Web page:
Seat forfeiture penalty scares many
Fine fixed at Rs one lakh for PG degree seat, Rs 50,000 for diploma seat
The huge increase in the penalty for forfeiting a seat after picking it caused resentment among a section of students as the counselling for postgraduate medical courses commenced at the Rajiv Gandhi University of Health Sciences (RGUHS) here on Monday.
The State Department of Medical Education had increased the penalty to discourage seat blocking, a menace that deprives many meritorious students of seats.
The increase was decided in 2011, but effected only this year. Every student, including in-service candidates, has to pay Rs one lakh for PG degree and Rs 50,000 for PG diploma courses if he/she takes allotment orders during first round of counseling, but fails to join the course. The fine, however, is not imposed for changing the subject in the second/de-categorise round.
If the student fails to attend the course even after second round of counselling a fine of Rs five lakh for degree and Rs 2.5 lakh for diploma will be levied. Also, the student will be debarred for three years from appearing for any entrance test.
The new development did see a stir on the first day of the medical counselling. Pradhyuth Tiwari, the third rank-holder from Lucknow, withdrew his registration and verification after learning that he would have to cough up the penalty if he blocked the seat.
He was also unhappy with May 21 being set as the last date for reporting to college. Tiwari found the date “too early”. He had secured 538th rank in the All India Medical Entrance Exam. “RGUHS did not announce the last date of admission on the website. How can I decide on taking the seat in a week’s time? I also cannot afford to pay Rs one lakh if I forfeit the medical seat later,” Tiwari sulked.
An RGUHS official, however, suspected that Tiwari attended the counselling only to forfeit his seat to another student. Most medical students are totally against the seat blocking. But some others look out for such meritorious students to purchase seats from them. To curb these practices, the government has enforced stringent rules and imposed heavy penalties, the source pointed out.
According to Dr G S Venkatesh, In-charge Director, Medical Education, the department wanted to discourage students from the practice of blocking their seats. “Many seats go waste when seat blocking happens. The surrendered seats are later lapped up by the college authorities under the management quota. They sell the seats for a fortune,” Dr Venkatesh said.
Ram Badri, a student of M S Ramaiah College, welcomed the increase in forfeiture penalty, saying it would prevent seat blocking. “Only a few seats are available. So, it will help the most deserving candidates,” he opined.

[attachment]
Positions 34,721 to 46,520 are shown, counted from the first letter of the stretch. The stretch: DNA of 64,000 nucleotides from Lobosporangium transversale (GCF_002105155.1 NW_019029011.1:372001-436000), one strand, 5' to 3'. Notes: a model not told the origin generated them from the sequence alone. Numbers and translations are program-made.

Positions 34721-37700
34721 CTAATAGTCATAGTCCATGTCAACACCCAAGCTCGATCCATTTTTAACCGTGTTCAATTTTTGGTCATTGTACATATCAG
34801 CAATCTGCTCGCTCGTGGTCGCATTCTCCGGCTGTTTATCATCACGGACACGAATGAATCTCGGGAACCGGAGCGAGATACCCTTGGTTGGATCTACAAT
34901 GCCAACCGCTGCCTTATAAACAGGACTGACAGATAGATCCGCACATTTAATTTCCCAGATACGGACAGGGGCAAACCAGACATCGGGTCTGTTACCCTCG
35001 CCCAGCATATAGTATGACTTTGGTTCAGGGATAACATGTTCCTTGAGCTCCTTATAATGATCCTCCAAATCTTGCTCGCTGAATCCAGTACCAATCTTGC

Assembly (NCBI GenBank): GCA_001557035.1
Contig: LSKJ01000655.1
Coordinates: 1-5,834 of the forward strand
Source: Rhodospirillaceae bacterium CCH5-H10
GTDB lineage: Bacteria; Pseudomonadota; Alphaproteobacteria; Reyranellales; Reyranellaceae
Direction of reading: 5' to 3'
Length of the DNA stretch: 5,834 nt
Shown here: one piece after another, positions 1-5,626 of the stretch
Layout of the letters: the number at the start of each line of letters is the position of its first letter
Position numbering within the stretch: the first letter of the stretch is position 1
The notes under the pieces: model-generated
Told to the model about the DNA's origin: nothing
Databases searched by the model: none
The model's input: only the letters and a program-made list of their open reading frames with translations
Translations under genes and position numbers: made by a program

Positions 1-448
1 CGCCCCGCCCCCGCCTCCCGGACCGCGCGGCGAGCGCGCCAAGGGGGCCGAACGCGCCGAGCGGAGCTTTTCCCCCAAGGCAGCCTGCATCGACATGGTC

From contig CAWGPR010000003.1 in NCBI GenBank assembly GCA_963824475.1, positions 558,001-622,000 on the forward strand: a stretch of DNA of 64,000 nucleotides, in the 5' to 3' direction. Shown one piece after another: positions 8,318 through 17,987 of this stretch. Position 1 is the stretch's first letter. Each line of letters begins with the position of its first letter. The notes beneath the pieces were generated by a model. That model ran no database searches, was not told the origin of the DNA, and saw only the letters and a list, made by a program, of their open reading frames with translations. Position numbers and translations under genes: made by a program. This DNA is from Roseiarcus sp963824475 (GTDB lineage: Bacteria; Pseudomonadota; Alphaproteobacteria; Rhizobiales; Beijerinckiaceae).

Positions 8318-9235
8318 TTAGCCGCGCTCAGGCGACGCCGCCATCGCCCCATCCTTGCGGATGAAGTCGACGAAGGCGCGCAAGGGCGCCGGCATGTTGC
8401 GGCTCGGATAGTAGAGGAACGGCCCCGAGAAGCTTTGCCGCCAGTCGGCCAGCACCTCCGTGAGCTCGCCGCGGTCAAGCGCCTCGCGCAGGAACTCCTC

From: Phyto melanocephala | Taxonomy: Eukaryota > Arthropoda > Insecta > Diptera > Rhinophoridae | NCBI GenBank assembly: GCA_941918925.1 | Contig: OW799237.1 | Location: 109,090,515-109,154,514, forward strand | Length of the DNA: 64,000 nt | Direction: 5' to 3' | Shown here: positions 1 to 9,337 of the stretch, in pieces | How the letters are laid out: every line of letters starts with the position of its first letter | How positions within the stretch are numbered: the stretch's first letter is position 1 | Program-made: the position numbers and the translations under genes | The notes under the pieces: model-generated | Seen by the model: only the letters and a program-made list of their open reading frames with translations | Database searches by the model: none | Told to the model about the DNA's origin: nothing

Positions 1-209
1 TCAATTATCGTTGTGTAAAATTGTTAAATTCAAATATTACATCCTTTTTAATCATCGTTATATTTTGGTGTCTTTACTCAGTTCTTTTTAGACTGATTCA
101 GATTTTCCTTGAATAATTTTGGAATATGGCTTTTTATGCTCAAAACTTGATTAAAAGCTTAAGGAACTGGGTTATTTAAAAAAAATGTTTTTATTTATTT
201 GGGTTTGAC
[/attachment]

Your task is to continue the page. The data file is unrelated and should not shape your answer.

Other students, however, are unimpressed. They said they were outraged at high forfeiture penalty. Lopamudra, who wanted to keep her options open, said, “the concept of a forfeiture adds a lot of stress on the candidates who have a chance of getting admission in a better college in the second or third round of counselling in other entrance tests.”
Nupur Dua found the forfeiture amount “unreasonably high”.
K M Adarsh, the first rank-holder from VIMS, Bellary, picked Radiodiagnosis at the Bangalore Medical College and Research Institute (BMCRI).
“Getting a Radiodiagnosis seat under general merit is like a dream come true. Although I wanted to take up Obstetrics and Gynaecology, Radiodiagnosis is the hot favourite and I did not want to miss the opportunity after securing first rank,” he said.
Berton Monteiro, the second rank-holder from KMC, Mangalore, opted for Radiodiagnosis in Mysore Medical College (MMC).
“Very few seats are available for Radiodiagnosis in the State. I wanted to choose Orthopaedics, but a Radiodiagnosis seat was simply irresistible,” he beamed.
Besides Radiodiagnosis, Orthopaedics, Radiotherapy, Obstetrics and Gynaecology, General Medicine and General Surgery, and Paediatrics are the favourite courses among the students.
BMCRI, MMC, Kempegowda Institute of Medical Sciences (Kims), and M S Ramaiah Medical College are the popular colleges.
* Total number of seats (PG degree and diploma): 741
* 1,000 students attended the counselling.
* 200 out of 504 seats taken under General Merit.
* Last rank-holder who took the seat: GM: 926; Cat-1: 594; 2A: 981; 3A: 545; 3B: 940; SC: 979; ST: 805